Sunday March 16th at Wesley Chapel

On Sunday March 16th our worship at Wesley Chapel was led by our minister Trevor Dixon.  We began worship with the Lenten Candle Liturgy with the second verse of the Tree of life being sung.  The meditation was focussed on the parable of the sower and we were encouraged to think of the season of Lent as being the time when seeds of faith are thrown with special intensity, as a time when God calls to us in a low, urgent voice.  Listen. Jesus is being drawn to Jerusalem.  Where is God calling us to? What is God calling you to do?  A candle is extinguished as we acknowledge the darkness and pain of injury done to the Earth and its ecosystems.  The prayer we say together prays for us to have strength to make the necessary changes in our lives and the courage to take on transforming the world.

We then sang ‘To God be the glory, great things he has done’ before Trevor lead the prayers of adoration, confession and thanksgiving.  We then sang a favourite hymn of the new hymns, ‘Longing for light, we wait in darkness,’ with the chorus ‘Christ be our light! Shine in our hearts. Shine through the darkness. Christ be our light! Shine in your church gathered today,’ written by Bernadette Farrell. Then the reading from Genesis 13v1-4a was read and I read Romans 4v1-5, 13-17.  We then sang ‘Dear Lord and Father of mankind.’ Then Trevor read John 3v1-17.

Trevor began his sermon saying that he found the program, ‘In our time’ by Melvin Bragg very interesting and informative and wide ranging; he was particularly interested in the discussion on popular thinking by ordinary people about the Trinity.  Followers of the Islamic faith believe that God cannot be involved in human life so find it unreasonable to think of a human Son of God. How can the Holy Spirit be involved as the third party of Trinity also was discussed?  Trevor can reconcile the 3 parts of the Trinity, but others struggle with that issue of equal status for each part.  Trevor saw the reference to Jesus being lifted higher mentioned in John 3 did not mean elevation for worship but elevation on the cross!  Others saw the authority of God in Jesus but he called himself the son of man, although he was described by others as son of God.  The son of man had to be lifted up on the cross not to glory.  What did Jesus mean by the son of man?  Stephen Thornton explained that the origin of the term, son of man was found in the Old Testament tradition. Son of man meant a human being as he was created to be.  John and the other gospel writers saw Jesus as son of man, even when he was crucified on the cross which was his throne as king of Israel.  His crucifixion was the hour of his glorification.  He was son of man, not to glorify and praise himself, but to be a suffering servant of God.

Nicodemus was a man but Jesus was the son of man; Nicodemus came face to face with humanity as humanity was meant to be, when he met Jesus, God’s model for what humanity should be.  Nicodemus came to visit Jesus at night.  Was the night time the only time he could spare to meet this sought after Rabbi Jesus?  Could it be that this Rabbi of considerable stature, Nicodemus, was embarrassed to be going to meet the despicable Rabbi Jesus? Would it have affected his reputation if he had been seen talking to Jesus?  John saw the struggle between darkness and light; the picture of human kind coming under cover of darkness to meet the Light of Light, who would lead Nicodemus into all truth.  Nicodemus and others like him can be transformed through meeting Jesus from mere humanity into becoming daughters and sons of God.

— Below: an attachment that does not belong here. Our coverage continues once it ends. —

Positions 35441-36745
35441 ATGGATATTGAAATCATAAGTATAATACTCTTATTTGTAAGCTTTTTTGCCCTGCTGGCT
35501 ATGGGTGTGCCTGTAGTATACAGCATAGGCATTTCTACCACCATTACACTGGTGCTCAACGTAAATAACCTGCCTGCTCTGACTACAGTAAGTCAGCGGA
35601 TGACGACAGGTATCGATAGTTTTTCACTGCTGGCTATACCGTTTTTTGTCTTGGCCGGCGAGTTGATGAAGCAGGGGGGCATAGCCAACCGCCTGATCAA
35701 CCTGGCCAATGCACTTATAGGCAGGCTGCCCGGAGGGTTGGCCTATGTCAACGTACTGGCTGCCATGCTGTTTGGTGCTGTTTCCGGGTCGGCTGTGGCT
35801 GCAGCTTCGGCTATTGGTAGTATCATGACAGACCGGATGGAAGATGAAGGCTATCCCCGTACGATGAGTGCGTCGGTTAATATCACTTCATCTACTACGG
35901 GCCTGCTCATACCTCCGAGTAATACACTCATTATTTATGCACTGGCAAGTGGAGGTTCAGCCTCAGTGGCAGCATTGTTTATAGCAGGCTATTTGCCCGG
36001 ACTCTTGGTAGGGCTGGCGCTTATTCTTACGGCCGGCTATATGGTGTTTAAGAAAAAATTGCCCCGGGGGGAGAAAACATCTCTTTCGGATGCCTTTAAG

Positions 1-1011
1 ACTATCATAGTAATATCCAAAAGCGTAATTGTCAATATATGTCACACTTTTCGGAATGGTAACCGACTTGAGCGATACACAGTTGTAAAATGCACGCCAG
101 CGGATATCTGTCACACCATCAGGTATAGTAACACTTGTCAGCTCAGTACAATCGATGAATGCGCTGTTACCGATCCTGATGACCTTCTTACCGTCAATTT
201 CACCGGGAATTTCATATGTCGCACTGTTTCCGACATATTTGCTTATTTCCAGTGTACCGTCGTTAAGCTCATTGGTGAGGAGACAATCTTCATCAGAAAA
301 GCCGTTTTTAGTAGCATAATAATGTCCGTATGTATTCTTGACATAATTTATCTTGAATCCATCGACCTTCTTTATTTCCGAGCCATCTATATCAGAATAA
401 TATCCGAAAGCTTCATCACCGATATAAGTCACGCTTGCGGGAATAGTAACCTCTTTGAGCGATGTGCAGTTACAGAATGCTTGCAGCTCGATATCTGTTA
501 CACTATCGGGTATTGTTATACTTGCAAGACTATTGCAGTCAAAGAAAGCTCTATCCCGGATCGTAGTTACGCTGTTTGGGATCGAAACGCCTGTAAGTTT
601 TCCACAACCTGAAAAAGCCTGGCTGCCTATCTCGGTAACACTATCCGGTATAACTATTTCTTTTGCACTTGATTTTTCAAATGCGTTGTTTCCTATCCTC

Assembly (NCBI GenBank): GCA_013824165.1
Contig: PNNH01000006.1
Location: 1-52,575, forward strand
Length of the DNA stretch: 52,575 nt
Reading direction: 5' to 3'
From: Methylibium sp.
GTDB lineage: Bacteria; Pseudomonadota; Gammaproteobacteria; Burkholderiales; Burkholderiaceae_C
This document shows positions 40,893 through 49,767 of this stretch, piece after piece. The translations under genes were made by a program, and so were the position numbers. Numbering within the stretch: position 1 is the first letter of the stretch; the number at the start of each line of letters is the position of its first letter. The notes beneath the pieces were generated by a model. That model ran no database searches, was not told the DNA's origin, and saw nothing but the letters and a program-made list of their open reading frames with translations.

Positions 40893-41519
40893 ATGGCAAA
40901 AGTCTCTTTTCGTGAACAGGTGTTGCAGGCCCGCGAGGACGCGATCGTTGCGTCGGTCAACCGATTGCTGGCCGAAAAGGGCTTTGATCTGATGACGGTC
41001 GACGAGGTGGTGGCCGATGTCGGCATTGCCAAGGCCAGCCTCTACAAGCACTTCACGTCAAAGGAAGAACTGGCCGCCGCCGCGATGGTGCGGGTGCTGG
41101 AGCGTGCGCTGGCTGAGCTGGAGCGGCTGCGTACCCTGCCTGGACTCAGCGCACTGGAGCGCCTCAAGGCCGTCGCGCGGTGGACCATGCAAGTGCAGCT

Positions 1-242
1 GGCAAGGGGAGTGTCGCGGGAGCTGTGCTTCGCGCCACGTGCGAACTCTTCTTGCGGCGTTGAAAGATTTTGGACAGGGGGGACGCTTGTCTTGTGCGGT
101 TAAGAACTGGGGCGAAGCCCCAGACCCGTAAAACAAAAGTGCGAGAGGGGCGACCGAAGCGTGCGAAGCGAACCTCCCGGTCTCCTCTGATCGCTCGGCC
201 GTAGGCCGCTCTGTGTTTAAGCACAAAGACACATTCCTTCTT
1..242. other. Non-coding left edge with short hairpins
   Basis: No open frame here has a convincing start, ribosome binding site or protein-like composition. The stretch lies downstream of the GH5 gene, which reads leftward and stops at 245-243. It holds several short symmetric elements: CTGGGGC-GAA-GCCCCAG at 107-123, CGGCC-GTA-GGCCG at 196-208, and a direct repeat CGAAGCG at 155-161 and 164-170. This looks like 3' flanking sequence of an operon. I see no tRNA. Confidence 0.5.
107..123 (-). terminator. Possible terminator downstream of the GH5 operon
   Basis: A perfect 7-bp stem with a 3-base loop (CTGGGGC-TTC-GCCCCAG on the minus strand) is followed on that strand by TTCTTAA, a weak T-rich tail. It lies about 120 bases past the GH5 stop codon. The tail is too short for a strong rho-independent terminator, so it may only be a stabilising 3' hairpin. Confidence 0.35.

We are born of flesh into the world then we are born again of the spirit, through Jesus who accepted us and rescued us by giving his life for all. Whoever believes in him will have eternal life. We can be lifted up by and through Jesus to be sons of God.  When Nicodemus was searching for the truth he came to Jesus, the source of truth. Why did God come to us as Jesus?  Did he come to judge and blame us? No! Did he come so Jesus could be praised in glory? No! Why did he come?  God so loved the world that he gave his only son, not to condemn the world but to save the world, so that we too can be raised up as sons and daughters of the most high.  That raising up is not automatic, because we still have the choice whether to respond or not.  Some prefer darkness to conceal their wrong actions; burglars work at night; people prefer darkness if their deeds are evil.  We have free will to come into the light Jesus brings or to run away from the light.

The key word is love – self giving love in action.  God has the loving desire that no one should perish but that all should have life in all its abundance.  We have the choice to love light or cling to darkness.  Trevor said that the Jesus he knew did not want to be raised up in glory above us as he loves us more. The son of man, the son of God wants to in the middle of us and alongside us in our daily lives. Incarnation is God with us.  Trevor concluded his sermon when he said, ‘Thanks be to God, thanks be to Jesus, son of man and thanks be to the Holy Spirit who speaks through our hearts and lives.’  After the sermon we sang ‘Meekness and Majesty’ which summed up what Trevor had been preaching on.  Trevor led the intercessions followed by the Lord’s Prayer, before we sang ‘We give immortal praise’ as the concluding hymn.  It was a worshipful service.

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